Wednesday saw us back at the WMC for another round of post partum hemorrhaging simulations; one in the morning and one in the afternoon. We were pleased to learn that, in the course of some of our simulations and debriefing sessions, a few (albeit minor) changes had already been made - for instance, the identification system for the nursing staff in the OR has been streamlined to some degree. They use pink cards with a name like "Charge Nurse" or "RN" or "Runner" or "Recorder" with a list of their individual duties on the back of the card, and the cards now attach with those little retractable clips as opposed to lanyards, and a particular system for distributing the cards has been decided upon. This is a small change, I know, but it's still really cool to see these kinds of changes made in response to the work the sim team is doing as they're doing it.
     On Thursday, we had the last couple post partum hemhorrage sims (or rather, the last one, being that the morning session ended up getting cancelled). I don't know how many of those I did during my senior project, but I think I can say that at this point, I'm ready for my Hollywood role as "concerned spouse #1".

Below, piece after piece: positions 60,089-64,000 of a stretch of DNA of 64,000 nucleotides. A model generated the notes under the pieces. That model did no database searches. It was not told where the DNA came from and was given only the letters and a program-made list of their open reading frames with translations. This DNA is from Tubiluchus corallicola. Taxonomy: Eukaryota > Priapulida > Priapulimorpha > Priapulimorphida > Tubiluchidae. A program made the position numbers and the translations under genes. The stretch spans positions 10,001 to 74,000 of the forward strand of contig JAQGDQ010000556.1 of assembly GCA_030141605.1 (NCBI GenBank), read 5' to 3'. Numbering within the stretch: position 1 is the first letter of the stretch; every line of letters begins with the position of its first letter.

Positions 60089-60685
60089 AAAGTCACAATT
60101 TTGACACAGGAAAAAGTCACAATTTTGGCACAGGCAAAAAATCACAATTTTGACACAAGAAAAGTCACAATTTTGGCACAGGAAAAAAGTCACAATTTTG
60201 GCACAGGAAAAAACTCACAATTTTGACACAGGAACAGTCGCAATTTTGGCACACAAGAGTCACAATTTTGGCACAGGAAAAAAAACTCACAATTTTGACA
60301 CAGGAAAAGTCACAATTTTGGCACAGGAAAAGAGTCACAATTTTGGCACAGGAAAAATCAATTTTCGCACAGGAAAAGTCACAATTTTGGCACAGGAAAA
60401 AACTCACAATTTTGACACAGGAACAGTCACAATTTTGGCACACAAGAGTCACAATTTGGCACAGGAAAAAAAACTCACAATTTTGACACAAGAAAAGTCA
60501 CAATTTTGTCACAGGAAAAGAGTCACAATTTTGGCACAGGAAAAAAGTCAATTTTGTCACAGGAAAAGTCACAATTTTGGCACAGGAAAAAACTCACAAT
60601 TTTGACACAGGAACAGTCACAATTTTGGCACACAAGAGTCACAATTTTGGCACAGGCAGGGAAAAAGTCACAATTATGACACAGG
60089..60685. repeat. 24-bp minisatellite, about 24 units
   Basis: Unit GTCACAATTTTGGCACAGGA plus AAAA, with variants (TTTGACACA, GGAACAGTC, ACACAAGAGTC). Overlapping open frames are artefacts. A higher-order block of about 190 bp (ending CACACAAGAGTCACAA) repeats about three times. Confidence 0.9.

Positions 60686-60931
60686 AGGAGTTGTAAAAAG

On Friday, because the team didn't have much going on other than a 0900-1100 simulation with several ED physicians (which I'll go into further detail on later) I spent most of the day shadowing a doctor in the ICU. I met up with him at 0700 and followed him as he checked in with several of his patients at the start of his shift, and at 0900 I headed back to the sim lab for the simulation session. They do these care quality exercises periodically with different departments, and today, they were working with 3 ED physicians. They hire an actress to play a few different roles as patients with various ailments, and the doctors treat them as they would any other patient. The goal is to analyze the way in which they interact with patients, and to find the ideal methods of demonstrating their concern, discussing the course of action the plan to take, and minimizing distress. They had me act again, this time as either the patient's son or their husband. I had no idea I was going to be doing so much acting during my project - not that I have any problem with it. After the quality excersice, I took lunch and headed back up to the ICU, where I spent the rest of the day. I got to watch two different intubations, one fairly routine and one extremely complicated - not sure how much I can divulge about why it was so complicated, what with confidentiality laws and all that, but rest assured, it was pretty interesting. I also watched the process of draining built up fluids around a patient's lungs, which was very interesting.